The 32nd Big Iron farm equipment and services show here is like a huge handshake between U.S. and Canadian farmers and equipment manufacturers that do business across the 49th parallel.
More than a dozen Manitoba- and Saskatchewan-based companies were exhibiting at the annual event, which typically marks the last of the summer shows in the region. It features more than 800 exhibitors, numerous in-field demonstrations, indoor and outdoor and displays.
Crowds at the Sept. 11-13 event were bigger than some exhibitors expected, considering soybean and even corn harvest was rolling in much of the region. The show has free admission, but sponsors estimate that it draws some 80,000 show-goers, with spouse events, seminars and an international trade program that draws more than 100 people from 11 countries. This year’s show offered such attractions as a driverless tractor being developed by Autonomous Tractor Corp. The 400-horsepower machine made an appearance but skipped the show’s trademark in-field demonstrations.
Meridian Manufacturing of Winkler, Man., famous for its hopper-bottom grain bins, seed tenders, was part of the Canadian contingent. Gerald Unrau, the Dakotas’ regional sales manager, noted the company recently has teamed with Sakundiak Equipment of Saskatchewan on an auger line. Meridian came out with a conveyor this year and manufactures aeration systems.
“This is the biggest outdoor show we do in North Dakota,” Unrau says. “We do one outdoor one in South Dakota, and hit one in Minot in the winter that has a show similar to Ag Days in Brandon, Man.”
Meridian sells its products through dealer networks, so it has several dealers representing its products at the show. It has 10 dealers in North Dakota, and about six each in Minnesota and South Dakota. It has 300 employees at Winkler and two more manufacturing plants in Alberta and one in Storm Lake, Iowa.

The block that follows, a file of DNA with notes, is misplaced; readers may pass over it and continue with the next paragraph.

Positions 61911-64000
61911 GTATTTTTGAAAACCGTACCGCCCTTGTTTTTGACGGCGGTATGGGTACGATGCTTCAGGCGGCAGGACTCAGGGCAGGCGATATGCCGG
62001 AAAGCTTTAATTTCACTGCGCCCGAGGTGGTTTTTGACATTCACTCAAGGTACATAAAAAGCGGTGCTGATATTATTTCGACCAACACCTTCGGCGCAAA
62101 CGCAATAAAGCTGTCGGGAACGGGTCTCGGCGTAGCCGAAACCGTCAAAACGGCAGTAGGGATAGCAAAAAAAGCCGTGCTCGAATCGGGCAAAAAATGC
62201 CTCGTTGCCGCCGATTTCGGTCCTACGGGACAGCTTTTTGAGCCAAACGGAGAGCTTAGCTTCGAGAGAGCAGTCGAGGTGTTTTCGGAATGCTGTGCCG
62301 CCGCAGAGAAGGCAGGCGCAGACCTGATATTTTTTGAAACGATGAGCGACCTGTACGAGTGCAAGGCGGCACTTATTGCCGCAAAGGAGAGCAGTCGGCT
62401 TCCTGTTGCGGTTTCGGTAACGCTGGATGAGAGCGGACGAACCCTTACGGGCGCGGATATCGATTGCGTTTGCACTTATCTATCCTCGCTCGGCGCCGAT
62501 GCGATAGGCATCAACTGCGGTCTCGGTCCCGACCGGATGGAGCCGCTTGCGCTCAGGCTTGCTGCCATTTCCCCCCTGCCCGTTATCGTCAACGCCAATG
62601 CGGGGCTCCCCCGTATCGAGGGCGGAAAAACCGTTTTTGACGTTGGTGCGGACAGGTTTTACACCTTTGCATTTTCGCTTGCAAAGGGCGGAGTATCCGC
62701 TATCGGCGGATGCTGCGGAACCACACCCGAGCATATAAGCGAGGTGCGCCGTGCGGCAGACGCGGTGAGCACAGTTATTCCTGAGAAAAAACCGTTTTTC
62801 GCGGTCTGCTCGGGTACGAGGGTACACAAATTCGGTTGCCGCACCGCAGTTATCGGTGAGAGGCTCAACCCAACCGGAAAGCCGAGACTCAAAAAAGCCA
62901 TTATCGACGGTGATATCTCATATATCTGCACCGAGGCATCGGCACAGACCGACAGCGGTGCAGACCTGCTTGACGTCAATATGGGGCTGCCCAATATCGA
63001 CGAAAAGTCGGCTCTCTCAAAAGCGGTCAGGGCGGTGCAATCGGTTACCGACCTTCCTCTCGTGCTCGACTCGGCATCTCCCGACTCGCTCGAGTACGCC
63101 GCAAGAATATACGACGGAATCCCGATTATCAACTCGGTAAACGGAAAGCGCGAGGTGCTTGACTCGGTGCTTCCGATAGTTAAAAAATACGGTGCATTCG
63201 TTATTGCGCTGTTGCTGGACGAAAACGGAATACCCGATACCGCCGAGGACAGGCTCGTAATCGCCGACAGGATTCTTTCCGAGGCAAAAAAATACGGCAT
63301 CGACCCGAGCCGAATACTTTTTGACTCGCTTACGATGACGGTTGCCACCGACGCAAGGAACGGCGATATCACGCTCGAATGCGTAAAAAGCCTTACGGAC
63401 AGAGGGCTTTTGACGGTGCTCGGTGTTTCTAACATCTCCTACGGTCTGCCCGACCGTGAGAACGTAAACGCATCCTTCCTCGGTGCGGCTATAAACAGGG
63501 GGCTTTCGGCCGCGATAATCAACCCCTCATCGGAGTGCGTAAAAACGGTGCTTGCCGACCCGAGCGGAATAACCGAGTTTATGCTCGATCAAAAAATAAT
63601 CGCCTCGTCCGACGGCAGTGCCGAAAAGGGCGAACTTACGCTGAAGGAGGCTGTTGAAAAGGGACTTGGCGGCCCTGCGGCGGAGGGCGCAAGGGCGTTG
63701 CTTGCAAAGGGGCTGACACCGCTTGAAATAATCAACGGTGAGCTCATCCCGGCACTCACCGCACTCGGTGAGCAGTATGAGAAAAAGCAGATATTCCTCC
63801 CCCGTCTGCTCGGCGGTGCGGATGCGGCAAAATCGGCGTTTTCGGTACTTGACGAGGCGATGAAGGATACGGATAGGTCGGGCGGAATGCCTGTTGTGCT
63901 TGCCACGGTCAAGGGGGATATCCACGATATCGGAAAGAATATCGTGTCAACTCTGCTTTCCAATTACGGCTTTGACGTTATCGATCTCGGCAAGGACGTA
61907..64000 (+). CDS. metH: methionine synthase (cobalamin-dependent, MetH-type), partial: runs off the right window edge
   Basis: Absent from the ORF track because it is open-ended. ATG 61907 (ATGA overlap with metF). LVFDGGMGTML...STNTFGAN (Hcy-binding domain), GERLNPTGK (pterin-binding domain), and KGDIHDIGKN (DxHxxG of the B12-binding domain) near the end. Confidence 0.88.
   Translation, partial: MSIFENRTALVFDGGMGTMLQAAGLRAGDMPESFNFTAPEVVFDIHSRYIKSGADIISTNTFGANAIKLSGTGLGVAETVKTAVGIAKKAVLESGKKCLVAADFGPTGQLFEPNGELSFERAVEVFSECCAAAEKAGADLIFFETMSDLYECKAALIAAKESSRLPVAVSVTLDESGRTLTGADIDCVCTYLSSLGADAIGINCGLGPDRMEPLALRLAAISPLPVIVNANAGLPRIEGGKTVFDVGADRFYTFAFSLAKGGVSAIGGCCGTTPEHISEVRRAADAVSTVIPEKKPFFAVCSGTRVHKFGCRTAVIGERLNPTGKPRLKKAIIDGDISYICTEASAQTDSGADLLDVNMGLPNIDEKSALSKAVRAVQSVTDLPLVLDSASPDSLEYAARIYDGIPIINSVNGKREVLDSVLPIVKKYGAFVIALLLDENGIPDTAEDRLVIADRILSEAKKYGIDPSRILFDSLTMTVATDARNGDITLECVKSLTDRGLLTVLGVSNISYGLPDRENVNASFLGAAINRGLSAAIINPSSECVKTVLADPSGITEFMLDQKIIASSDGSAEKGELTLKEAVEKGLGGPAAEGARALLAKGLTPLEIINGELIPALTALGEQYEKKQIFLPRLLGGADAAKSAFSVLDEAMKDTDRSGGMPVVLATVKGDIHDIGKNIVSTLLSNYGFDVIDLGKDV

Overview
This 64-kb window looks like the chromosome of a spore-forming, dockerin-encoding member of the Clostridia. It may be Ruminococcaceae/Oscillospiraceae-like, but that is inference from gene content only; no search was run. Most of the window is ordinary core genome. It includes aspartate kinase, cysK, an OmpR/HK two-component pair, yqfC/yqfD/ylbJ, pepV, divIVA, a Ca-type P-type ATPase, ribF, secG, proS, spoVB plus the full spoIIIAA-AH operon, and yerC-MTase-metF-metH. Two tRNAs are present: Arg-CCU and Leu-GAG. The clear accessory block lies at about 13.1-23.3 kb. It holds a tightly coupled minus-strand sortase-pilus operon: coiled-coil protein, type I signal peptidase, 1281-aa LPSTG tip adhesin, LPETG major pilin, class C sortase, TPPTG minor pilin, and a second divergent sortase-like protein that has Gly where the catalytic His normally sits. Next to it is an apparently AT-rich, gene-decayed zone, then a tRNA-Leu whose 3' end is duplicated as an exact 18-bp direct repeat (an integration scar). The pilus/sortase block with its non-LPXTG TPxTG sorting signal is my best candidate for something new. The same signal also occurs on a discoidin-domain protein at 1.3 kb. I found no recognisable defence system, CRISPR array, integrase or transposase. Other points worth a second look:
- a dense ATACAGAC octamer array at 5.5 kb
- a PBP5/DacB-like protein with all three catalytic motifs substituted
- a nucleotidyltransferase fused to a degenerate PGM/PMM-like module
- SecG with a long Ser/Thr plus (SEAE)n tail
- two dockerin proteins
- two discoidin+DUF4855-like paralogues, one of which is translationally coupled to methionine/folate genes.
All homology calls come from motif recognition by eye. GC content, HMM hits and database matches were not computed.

Good crops in northern U.S.
Big Iron typically falls between the small grains and corn and beans. “It’s a little different this year because crops are a little early. It’s usually a good show for us, because it has a lot of people,” Unrau says. The Big Iron crowd is unusual in that it offers growers of a large number of crops — beets, to small grains to beans and corn. “Some of the shows farther south, there aren’t as many crops grown,” he says. In the Dakotas this year the farm economy has been strong, except in southern South Dakota, where drought has had its effect.
“It’s been good, and out in the west (in North Dakota) guys got a crop in, where some only got 10 per cent seeded last year,” Unrau says. “They had a lot of winter wheat out in that area this year. The crop did well.”
Versatile shows off combine
Versatile, Inc., a Winnipeg-based powerhouse, for the first time in the United States introduced its new tractors with extra-large tractor cab and visibility. There was great curiosity for its new combine, made for the company by Rostelmash, Inc., its Russian majority shareholder since late 2007.
The combine is compact for 36,000 pounds. The design has been available in Russia for several years and has been on test in North America in the past year, with corn, rice and cereal grains. The Model 490 (horsepower) model, uses Cummins engines. The machines offer increased creature comforts than the machines for the Russian market. The new combines are different because the concave rotates clockwise and the rotor rotates clockwise, for 360-degree threshing and separation.
Cal Wick, Versatile’s territory manager for the Dakotas, said the goal is to recast Versatile as full-line dealer. Versatile sells its tractors in 30 locations in North Dakota, for example, but is working on signing dealers to handle the combines. Wick said the sticker price on a combine like this lists at about $379,000, not including the header.
Colby Sproat, Kipling, Sask., working for Seed Hawk Inc., of Langbank, Sask., said he was pleasantly surprised with the turnout at the show, despite its conflict with an early harvest. “If we were holding this in Saskatchewan right now, I don’t know if we’d have much of a turnout at all,” he said.
Not all of the Canucks at the show were selling the big stuff.
Jake Friesen, Winkler, Man., owns HeatMaster, which manufactures wood, coal and biomass heating systems. “What I find is, this is much closer for Manitoba than the show in Regina, Sask., which has its show in June,” Friesen says. Manitobans coming south of the border, with the strong Canadian dollar, also have some recreation reasons to do business here, but a stronger Canadian dollar has shrunk profit margins.